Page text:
“Which promoter was this, Sabita?”
“Oh, Motiram Bhai, the one who gave me the sari. I must confess, he has exquisite taste. It quite reassures me about the flat detailing. He’s bound to look into things like bathrooms.”
“And your son-in-law?”
“She refuses to talk about him.”
The ladies ran their soft hands up and down Mrs. Sinha Roy’s white sleeve. “It must be hard for you. It must be so hard....” She was like a child under the touch of their fingers, soft, yielding and plaintive. “Why she had to marry that man. Thanks to him, she won't let us sell the house....” All at once she stiffened under their fingers. “Why, look at the time! Thank you so much for your sympathy. I don't know what I would do without friends like you.” That moment of soft confidence was never to happen again, but the ladies realised they had been privileged--Sabita was normally so brave, she struggled on despite the odds, Ayan was too young to be a help, and as for Noyonika, well, we all have our crosses to bear. Yes, they told each other, we have been good friends to her.
The atmosphere in the house soon became so tense that a hair would break if dropped. The tension centred around Noyonika. She snapped at the maids when they came to dust her rooms, she forgot to leave the key behind when she went out, and she squabbled with her brother and sisters if they even said hello to her. Soon, they said, she would be reduced to fighting with shadows. The comfortable, cushioned world that Mrs. Sinha Roy had created began to acquire a jagged edge- as if a spring had worked its way through the foam to attack the unwary. Everyone in the house was aware of the sharpness, but no one knew what to do about it. If it had been a real cushion, an upholsterer could have been called in, but this had nothing to do with Dunlopillo.
Despite the tension, sleep still wrapped the house in its cotton folds every afternoon, swathing it from the topmost floor to the gatehouse at the outer edge of the lawn. Visitors were actively discouraged between one and five, and those unfortunate TV repair men and couriers who strayed into the gate found themselves confronted by an unflinching sweep of teak door that was impervious to all their persistent ringings. It was not that Mrs. Sinha Roy’s house boasted a discreet bell that clucked like a koel. Instead, it had a brass monstrosity handed down from the Raj that bonged up and down the marble walls and staircase. However, the stentorian brass was less insistent than the summons of sleep. Outsiders could not understand the weight that the siesta hour laid on grand zamindari houses: it was like the spell of the Sleeping Beauty. Noyonika herself claimed not to understand it after her return from London, but Mrs. Sinha Roy indulgently told the world that her Nika was to be found sleeping like a baby at three-thirty, despite all her claims to liberation. Later, the other girls maintained that afternoon sleep was a strangler with soft hands, a kind murderer, but people always said that that was imaginative hindsight.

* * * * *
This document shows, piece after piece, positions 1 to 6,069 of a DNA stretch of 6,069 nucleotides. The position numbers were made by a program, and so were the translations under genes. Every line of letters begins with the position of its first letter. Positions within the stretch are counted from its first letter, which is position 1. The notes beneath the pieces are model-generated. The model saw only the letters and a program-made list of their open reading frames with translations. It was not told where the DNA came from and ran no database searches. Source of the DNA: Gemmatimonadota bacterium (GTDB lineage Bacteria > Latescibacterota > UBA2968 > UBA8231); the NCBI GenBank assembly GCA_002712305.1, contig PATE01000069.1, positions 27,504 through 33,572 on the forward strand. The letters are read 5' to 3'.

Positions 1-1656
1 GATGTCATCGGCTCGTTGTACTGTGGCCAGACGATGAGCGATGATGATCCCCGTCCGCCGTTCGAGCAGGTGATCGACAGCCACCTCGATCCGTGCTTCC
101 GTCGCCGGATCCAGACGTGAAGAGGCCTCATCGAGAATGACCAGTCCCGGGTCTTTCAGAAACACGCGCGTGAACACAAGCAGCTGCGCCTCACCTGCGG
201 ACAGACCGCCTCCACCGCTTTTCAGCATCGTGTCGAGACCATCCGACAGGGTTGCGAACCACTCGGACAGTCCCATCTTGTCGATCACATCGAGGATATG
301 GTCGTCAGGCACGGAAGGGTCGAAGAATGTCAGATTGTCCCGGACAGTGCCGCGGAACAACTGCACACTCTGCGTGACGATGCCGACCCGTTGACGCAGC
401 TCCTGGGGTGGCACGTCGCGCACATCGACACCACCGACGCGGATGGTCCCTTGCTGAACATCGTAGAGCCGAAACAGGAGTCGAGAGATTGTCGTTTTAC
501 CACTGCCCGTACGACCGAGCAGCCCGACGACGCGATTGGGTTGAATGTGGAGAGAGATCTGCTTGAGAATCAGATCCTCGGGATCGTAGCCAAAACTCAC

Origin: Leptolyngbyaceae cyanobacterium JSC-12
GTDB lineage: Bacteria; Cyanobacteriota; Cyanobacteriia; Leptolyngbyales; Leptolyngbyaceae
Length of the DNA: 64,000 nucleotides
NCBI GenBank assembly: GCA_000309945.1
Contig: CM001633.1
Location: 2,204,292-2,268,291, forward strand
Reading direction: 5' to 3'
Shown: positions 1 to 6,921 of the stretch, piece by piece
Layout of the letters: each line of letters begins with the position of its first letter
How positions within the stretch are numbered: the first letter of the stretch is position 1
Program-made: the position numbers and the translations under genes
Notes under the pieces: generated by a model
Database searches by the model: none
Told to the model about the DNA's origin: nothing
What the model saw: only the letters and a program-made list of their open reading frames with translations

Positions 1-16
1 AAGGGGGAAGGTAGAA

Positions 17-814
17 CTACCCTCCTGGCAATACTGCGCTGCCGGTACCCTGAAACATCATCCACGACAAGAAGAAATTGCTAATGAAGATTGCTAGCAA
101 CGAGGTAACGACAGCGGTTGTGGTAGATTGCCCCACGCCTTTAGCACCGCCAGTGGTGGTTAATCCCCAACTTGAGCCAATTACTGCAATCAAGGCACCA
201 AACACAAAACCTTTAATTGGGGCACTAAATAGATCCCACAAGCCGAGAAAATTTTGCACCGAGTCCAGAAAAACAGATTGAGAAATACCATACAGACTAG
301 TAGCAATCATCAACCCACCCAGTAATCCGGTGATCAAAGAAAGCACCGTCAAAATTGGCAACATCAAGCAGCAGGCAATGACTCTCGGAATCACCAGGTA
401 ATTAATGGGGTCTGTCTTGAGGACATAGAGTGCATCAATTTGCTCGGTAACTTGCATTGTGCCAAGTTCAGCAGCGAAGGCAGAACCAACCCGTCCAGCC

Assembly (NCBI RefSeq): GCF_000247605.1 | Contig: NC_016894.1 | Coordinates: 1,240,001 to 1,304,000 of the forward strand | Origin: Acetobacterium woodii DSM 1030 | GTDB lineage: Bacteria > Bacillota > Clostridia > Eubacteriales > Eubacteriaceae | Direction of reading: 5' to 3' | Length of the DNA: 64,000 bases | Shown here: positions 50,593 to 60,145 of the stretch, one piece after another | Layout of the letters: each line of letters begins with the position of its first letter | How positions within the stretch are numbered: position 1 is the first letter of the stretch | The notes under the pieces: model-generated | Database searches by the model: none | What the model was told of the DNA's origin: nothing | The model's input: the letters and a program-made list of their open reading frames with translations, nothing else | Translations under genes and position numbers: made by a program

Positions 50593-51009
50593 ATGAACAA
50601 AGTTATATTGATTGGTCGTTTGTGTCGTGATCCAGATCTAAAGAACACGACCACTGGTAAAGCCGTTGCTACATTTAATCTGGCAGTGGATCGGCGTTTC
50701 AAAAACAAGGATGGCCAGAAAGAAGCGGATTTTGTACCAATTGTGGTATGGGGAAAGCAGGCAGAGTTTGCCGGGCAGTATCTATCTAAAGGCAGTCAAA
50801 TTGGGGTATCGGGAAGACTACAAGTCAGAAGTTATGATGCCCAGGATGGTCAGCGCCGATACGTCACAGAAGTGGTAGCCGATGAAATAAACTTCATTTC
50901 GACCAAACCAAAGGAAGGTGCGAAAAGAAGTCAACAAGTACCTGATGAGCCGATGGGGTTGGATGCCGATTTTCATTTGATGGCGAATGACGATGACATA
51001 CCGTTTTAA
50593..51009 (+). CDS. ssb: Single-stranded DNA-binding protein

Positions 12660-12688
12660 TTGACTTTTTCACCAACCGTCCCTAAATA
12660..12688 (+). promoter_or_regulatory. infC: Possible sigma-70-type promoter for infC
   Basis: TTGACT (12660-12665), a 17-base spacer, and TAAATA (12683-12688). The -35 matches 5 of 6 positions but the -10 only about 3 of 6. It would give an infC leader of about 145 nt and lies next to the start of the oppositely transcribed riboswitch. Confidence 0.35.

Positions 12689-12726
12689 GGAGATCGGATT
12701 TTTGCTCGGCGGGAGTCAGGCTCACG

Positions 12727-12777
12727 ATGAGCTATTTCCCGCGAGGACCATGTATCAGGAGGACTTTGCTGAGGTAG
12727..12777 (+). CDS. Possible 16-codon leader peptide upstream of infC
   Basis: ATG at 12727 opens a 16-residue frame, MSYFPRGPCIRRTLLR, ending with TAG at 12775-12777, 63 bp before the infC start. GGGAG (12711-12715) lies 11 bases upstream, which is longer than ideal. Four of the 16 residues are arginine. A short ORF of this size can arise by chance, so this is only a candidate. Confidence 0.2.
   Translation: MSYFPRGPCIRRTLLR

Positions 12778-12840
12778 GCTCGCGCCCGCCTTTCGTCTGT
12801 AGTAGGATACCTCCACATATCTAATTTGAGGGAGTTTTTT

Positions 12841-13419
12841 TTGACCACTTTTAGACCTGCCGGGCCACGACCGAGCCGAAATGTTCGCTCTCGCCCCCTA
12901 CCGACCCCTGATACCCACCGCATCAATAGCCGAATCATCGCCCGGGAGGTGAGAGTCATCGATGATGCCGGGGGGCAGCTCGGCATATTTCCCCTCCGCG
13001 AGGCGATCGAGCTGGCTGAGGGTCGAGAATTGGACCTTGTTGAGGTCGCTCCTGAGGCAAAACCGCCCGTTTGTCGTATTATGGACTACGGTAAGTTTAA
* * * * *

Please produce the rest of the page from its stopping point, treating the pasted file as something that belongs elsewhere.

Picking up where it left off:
That afternoon, Mrs. Sinha Roy rose with a slight headache and rang indignantly for her tea. The maid was clumsy with the tray, and one of the old bone china cups splintered on the dark red stone of the floor. “I should have seen it as an omen,” Mrs. Sinha Roy declared impressively to her ladies, her reflection distorting on the side of the fat silver teapot. It was only the pot that was disturbed, because the tranquil pool of Mrs. Sinha Roy’s outward life never seemed to be so. She sent the maid for a mop and newspaper, and while the wiping was in progress the girls appeared in their dressing gowns yawning and rubbing their eyes.
They sat and compared sleep notes: the youngest had been reading by shutter light again, her sister complained, the stripes of sunlight hurt her eyes. Ayan knocked and walked in, saying he had slept like a log for four hours and the servant hadn’t woken him even when an important phone call came. It was the whining of a normal family afternoon before their muscles tautened into evening. Noyonika wasn’t there, but Nika had never been part of it ever since her return from London.
It was only when the mellow sunlight had bled away into darkness that the maid came to complain that she couldn’t get upstairs to sweep the baro didi’s room. No one was opening the padlock. “It will soon be late and I won’t have finished. I don't want to wipe the floors after dark.” She was prone to coughs and colds and had a doctor’s certificate excusing her from contact with water at night, even on the hottest of summer nights.
“She must have gone out,” was the general opinion. Mrs. Sinha Roy told the maid to do the rest of her work and go home. No one was alarmed or even moved to call the gatekeeper up to ask him if Noyonika had indeed gone out. In any case, his testimony to anyone’s whereabouts in the afternoon was suspect.
Night proceeded without Noyonika. Her place setting was removed from the dining table and carried away in a gleam of ominous ceremony. Mrs. Sinha Roy sat at the head of the table, rubbing her aching temples and grumbling about the inconsiderateness of people who vanished without letting the rest of the house know where they were going. It was an angry grumbling evening like a hundred others before it, remarkable more for Mrs. Sinha Roy’s headache than for Noyonika’s non-appearance.